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 Left-Side Brain Injury

 What May Happen:

 

  

SAFETY

  • May be anxious
  • May become upset when she or he can't do things right

COMMUNICATION

  • May answer "yes" or "yeah" to every question, or "no" to every question
  • May not be able to understand what is said or what is written
  • If more than one language is spoken, she or he may only understand the first language learned
  • May not be able to recognize numbers, but able to tell time
  • May have dysarthria (slurred speech)
How to Help: 

SAFETY

  • Never allow anyone to pull on the right arm when moving the person
  • Allow the person to take as much time as needed to complete a task; don't rush
  • Don't ask a lot of questions, because he or she may become anxious or frustrated when unable to answer
  • Give the person plenty of time to answer the questions you do ask

COMMUNICATION

  • Family, friends and healthcare personnel should all use the same, simple directions and use pantomime (like the game of charades) to tell the person what you want him or her to do, or what you are going to do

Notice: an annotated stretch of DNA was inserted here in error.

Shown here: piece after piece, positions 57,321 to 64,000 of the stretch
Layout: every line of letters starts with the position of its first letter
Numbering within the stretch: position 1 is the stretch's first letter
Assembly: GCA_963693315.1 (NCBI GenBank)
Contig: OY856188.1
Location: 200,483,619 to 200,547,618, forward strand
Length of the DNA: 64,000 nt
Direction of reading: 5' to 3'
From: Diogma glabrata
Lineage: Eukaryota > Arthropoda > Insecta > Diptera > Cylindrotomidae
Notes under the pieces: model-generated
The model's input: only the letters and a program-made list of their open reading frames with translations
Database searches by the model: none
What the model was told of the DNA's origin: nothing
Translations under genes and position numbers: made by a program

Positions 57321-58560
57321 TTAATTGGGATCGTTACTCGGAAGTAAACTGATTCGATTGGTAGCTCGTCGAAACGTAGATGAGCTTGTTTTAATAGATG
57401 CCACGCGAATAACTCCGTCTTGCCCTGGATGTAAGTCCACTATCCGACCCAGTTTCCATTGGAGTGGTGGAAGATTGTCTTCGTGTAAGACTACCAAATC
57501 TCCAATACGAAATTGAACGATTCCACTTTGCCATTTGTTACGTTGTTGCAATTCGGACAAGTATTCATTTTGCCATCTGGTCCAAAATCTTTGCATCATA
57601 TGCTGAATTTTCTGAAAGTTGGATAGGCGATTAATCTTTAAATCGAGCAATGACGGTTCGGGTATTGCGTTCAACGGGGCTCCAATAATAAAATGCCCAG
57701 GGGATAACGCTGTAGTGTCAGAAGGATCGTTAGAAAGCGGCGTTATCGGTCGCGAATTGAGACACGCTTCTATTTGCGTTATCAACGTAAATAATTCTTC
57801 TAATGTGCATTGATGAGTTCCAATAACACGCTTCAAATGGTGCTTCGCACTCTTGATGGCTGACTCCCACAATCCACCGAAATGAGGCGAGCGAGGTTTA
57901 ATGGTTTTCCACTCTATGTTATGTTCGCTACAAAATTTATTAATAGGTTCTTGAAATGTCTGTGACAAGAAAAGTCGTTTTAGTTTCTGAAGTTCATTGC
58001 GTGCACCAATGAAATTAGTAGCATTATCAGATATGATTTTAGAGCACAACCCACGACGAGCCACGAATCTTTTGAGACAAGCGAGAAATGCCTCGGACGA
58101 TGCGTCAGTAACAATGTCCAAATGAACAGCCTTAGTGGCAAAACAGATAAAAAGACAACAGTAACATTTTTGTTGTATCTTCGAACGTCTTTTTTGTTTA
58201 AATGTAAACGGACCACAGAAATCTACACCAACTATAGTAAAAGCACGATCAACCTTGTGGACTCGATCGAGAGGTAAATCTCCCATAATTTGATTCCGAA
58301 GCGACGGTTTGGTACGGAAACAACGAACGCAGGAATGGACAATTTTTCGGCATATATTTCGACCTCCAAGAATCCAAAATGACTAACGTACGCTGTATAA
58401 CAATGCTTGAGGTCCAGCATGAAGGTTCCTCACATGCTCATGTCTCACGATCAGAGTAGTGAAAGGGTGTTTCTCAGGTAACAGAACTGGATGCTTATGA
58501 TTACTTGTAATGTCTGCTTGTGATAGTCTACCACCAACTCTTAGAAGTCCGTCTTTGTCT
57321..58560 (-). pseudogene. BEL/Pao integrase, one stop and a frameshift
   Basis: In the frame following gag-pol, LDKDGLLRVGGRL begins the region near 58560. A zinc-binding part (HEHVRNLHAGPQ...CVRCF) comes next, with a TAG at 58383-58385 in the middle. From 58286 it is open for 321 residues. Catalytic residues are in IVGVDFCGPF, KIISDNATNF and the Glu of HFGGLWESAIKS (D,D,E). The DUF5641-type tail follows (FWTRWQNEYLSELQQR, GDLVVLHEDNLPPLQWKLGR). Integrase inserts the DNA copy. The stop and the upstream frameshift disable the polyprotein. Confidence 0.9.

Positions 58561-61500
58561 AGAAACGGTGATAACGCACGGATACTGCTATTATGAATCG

• Speak slowly, clearly and face the person as you speak
  • Reduce noise and other distractions; turn off the TV or music, only one person talk at a time
  • Allow plenty of time for the brain to process a question or direction

MOVEMENT AND FEELING

  • Family and friends can assist by helping with the exercise program given by the occupational therapist, physical therapist and speech therapist several times during the day. Be sure to support the joints: don't hold the wrist to move the arm-hold at the elbow and wrist. Don't hold the ankle, but hold the knee and ankle. The therapists will show you how.
  • Feeling can come back if it is absent, or settle down if it is tingling. Rub the arm or leg with lotion, with a warm cloth, a cool cloth, a cotton ball or piece of gauze for a few minutes several times a day. Stop if it seems to bother him or her.